Kim Jong-pil, founder of South Korea's once-infamous spy agency and former prime minister, died Saturday in Seoul, his aide said.
He was 92 years old, and is believed to have died of natural causes.
Kim was once a top figure in South Korean conservative politics, and along with former presidents Kim Young-sam and Kim Dae-jung, is considered one of the country's most influential politicians in the 1980s and 1990s.
That era came to be known as the age of the "three Kims".
The trio was banned from politics from 1980 to 1987 when then-military dictator Chun Doo-hwan was in power.
Chun yielded to a popular pro-democracy uprising in 1987 and reinstated the three Kims.
Kim Jong-pil's political career took off in 1961 when he joined then-Major General Park Chung-hee in staging a successful military coup.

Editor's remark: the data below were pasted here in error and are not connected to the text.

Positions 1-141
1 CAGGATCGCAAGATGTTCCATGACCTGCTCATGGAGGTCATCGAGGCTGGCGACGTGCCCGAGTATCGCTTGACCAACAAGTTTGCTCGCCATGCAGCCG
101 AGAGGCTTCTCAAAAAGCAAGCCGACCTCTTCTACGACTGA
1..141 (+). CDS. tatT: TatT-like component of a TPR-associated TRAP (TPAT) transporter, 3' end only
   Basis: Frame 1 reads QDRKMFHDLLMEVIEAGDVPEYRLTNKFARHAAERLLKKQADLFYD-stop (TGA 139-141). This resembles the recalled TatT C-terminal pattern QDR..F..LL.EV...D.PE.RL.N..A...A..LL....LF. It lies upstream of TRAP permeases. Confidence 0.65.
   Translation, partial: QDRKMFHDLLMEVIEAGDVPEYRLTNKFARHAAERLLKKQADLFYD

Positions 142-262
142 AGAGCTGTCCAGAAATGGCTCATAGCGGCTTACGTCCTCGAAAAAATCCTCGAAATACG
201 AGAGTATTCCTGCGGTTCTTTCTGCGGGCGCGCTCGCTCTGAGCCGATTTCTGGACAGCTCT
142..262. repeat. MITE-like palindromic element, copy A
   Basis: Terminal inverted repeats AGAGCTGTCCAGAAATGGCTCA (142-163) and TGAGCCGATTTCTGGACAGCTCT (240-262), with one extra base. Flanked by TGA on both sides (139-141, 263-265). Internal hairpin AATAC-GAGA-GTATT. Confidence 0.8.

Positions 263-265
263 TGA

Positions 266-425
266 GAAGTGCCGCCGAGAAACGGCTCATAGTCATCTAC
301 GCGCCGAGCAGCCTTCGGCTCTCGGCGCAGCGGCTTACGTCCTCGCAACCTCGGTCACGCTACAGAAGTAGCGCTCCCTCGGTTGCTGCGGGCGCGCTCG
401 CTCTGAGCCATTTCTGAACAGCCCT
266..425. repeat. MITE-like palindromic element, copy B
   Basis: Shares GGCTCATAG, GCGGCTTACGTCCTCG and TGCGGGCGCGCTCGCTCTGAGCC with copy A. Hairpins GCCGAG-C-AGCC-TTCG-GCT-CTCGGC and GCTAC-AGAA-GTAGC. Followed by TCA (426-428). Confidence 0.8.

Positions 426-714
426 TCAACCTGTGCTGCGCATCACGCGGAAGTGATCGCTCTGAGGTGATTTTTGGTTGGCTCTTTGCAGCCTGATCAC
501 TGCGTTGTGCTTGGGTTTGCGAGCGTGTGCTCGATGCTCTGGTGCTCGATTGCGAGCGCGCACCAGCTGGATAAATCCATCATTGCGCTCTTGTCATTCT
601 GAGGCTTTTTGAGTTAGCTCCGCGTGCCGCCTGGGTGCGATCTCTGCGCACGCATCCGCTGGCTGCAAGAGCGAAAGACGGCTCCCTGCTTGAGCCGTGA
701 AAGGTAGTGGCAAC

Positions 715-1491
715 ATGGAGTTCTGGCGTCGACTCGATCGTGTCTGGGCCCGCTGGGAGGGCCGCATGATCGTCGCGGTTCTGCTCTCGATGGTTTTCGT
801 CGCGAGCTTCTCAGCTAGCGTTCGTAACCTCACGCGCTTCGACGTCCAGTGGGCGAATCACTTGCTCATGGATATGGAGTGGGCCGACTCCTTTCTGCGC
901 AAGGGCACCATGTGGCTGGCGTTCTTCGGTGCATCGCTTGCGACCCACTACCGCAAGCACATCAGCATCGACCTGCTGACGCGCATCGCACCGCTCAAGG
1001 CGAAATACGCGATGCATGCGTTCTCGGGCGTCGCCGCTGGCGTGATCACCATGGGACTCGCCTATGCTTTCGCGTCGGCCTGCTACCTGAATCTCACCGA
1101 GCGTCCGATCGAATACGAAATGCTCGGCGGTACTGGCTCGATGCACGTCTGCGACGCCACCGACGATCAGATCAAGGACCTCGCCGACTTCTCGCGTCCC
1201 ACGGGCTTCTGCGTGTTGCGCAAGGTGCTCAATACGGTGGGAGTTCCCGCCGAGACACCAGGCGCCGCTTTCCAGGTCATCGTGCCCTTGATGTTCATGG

He helped Park consolidate his grip on power by establishing the notorious Korean Central Intelligence Agency, which acted as a tool of repression for Park's authoritarian rule.
The Korean CIA wielded unlimited and unchecked power, arbitrarily arresting, torturing and persecuting Park's political opponents.
Kim Jong-pil also led secret negotiations to normalise ties with Korea's former colonial ruler Japan, sparking waves of angry protests across the South in the mid-1960s.
He served as prime minister under Park from 1971 to 75, and again from 1998 to 2000 under then-president Kim Dae-jung.